What would be in a working class Polish lunch from home?
October 17, 2011 9:22 AM   Subscribe

Would you help me pack a Polish working-man's lunch?

What would be a good, simple, but thoughtful romantic lunch packed from home for a guy to eat on a construction site?

What would a 35 year old from Krakow associate with: "Packed lunch from someone who cares"? What would a wife pack for her husband if she were going to meet him at the work site?

I want something that obviously says: "I was thinking about you when I put this together" but not something that is so over the top that it takes a second to process (this is more my style, hence this question).

I will be working with him this Friday and have access to Polish grocery stores and supplies, as well as the regular grocery across the street.

So help me subtly flirt, flatter, and impress while we lean against the parapet.
posted by Tchad to Food & Drink (9 answers total) 4 users marked this as a favorite
You don't find a lot of pining for "food that reminds you of home" outside immigrant communities. Granted, my childhood was spent in Soviet Ukraine, not Poland, but my parents and relatives didn't seem to "pack" lunches so much as go home to eat during the break. Alternatively, factory employees could eat at the factory cafeteria. Offices didn't have kitchenettes with refrigerators and microwaves. I suppose, if someone needed to, they'd bring a kielbasa sandwich, or some hard-boiled eggs, or something extremely utilitarian like that. But to be honest, I don't associate kielbasa sandwiches with domestic comfort, I just find them ubiquitous and dull.

In a nutshell, I recommend an appetizing, well-prepared lunch over a "meaningful" one.
posted by Nomyte at 9:33 AM on October 17, 2011

Agreed with Nomyte. I'd go with foods you know he likes, rather than "home cookin'".
posted by LN at 9:35 AM on October 17, 2011

Wieskie kielbasa, crusty rolls, piwo. Mmmmmm!
posted by Meatbomb at 9:36 AM on October 17, 2011

Bigos! (But first find out if he likes it.) That said, 4 out of 5 Polish guys I know feel very strongly about it. I am not joking about the 4:5 figure. Excellent this time of year in a wide-mouth thermos.

If he's not really a bigos kind of guy, or if you have no energy for it, you can make potato dumplings very, very easily. Mix roughly equal parts mashed/baked potato with flour until they will form a dough. Roll the dough into, like, a worm shape. Cut the pieces off 1, 2, 3. Boil them in water until done. Serve with butter, salt, pepper, a little fresh parsley. You can even make it with instant potatoes (yes). Also good for the wide-mouth thermos. Serve them with, perhaps, a mushroom sauce.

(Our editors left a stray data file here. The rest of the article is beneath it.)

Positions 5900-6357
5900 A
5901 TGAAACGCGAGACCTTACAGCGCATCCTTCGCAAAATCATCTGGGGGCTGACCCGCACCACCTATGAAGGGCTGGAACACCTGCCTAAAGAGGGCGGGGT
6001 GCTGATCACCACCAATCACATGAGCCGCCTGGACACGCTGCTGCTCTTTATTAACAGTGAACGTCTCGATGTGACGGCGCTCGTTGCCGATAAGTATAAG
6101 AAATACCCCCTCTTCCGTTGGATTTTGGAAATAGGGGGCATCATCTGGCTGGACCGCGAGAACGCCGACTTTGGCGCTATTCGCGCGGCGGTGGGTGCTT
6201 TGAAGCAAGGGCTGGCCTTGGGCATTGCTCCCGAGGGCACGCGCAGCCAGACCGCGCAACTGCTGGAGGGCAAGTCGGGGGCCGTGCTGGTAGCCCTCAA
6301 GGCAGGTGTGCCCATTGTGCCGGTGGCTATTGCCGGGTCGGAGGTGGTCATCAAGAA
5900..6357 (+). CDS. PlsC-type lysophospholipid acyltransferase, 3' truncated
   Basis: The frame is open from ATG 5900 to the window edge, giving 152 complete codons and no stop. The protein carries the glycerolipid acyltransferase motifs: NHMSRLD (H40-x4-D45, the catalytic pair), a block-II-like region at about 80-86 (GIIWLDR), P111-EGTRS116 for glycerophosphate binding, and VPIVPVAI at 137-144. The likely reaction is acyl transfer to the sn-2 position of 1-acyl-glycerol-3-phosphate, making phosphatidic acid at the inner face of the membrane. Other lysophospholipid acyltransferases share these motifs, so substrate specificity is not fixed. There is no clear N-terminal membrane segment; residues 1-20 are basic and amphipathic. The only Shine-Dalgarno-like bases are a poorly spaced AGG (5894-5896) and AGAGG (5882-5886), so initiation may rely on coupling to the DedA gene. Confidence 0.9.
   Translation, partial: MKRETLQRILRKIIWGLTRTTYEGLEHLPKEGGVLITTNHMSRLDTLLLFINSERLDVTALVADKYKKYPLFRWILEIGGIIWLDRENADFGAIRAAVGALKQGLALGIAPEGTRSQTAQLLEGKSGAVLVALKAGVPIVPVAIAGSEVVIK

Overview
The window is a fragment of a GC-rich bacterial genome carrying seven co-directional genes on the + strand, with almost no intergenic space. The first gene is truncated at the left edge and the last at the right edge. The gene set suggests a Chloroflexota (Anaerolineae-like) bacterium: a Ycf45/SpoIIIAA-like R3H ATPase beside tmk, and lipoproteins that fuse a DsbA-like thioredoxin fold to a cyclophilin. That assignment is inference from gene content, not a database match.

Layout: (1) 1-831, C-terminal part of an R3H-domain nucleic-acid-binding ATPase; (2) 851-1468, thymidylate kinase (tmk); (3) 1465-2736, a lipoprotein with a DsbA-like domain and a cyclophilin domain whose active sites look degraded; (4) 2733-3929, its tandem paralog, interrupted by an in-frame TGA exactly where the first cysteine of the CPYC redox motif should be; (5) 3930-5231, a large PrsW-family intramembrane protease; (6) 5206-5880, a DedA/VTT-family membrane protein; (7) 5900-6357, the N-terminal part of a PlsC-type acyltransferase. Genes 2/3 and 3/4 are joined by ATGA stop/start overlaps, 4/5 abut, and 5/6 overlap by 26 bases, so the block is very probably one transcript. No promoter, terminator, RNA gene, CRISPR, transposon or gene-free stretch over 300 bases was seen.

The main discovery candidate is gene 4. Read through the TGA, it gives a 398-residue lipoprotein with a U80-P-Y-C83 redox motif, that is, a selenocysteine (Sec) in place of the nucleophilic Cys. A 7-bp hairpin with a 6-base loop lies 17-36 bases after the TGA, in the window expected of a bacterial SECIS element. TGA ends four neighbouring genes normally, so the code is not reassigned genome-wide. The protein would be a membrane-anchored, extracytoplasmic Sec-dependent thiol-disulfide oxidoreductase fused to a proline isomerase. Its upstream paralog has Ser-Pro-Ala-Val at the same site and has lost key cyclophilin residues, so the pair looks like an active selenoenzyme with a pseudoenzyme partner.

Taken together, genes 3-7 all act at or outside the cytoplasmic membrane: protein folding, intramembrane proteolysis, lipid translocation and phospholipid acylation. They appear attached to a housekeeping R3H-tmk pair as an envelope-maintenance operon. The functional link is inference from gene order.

If you're going for the bread and sausage approach, also a good one, be sure to throw in some half-sour pickles. (I don't know if they have them in Chicago, so) they are pickles that haven't been left in the brine very long. They are labeled this way in the store and are in the refrigerated section in what resembles a Chinese takeout container.

Poles also eat borscht and stuffed cabbage, like Russians and Jews, but the regional, hell familial, differences are so big that he might think your borscht is completely gross.

Good luck! He's a lucky man!
posted by skbw at 9:58 AM on October 17, 2011 [1 favorite]

My friend from Warsaw tells me you will win his heart with a thermos of wild mushroom soup. Wild mushrooms are deeply revered autumn food in Poland -- it's a super big deal to go out hunting them and then making them into soup with barley and sour cream.
posted by apparently at 9:59 AM on October 17, 2011 [3 favorites]

apparently, not only does that sound delicious, but it also explains the fantastic origin of the nasty present-day mushroom-barley combo. I first encountered it among New York Jews...Lord knows I never dealt with it at home. Thanks for the idea!
posted by skbw at 10:04 AM on October 17, 2011

Funny thing is that I grew up with the/a German version of all of these.

I think that I will settle on wild mushroom soup with a beef or pork base and some hard boiled eggs and rye bread.

I will post back to tell you how it went over.

Thanks, guys.
posted by Tchad at 2:43 PM on October 17, 2011

Wild mushroom soup for the win! Holy moly!
I am not sure I have ever seen someone get that excited about soup!
Thanks for helping me make a good impression, guys.

The recipe I used is really similar to this one (about halfway down the page). I made it more like my mom used to, with barley and a handful of peppercorns.

What a nice morning and afternoon!
posted by Tchad at 2:25 PM on October 21, 2011 [3 favorites]

Wonderful news! Thanks for posting an update...my friend and I just wondered today how your soup had gone over!
posted by apparently at 6:19 PM on November 3, 2011

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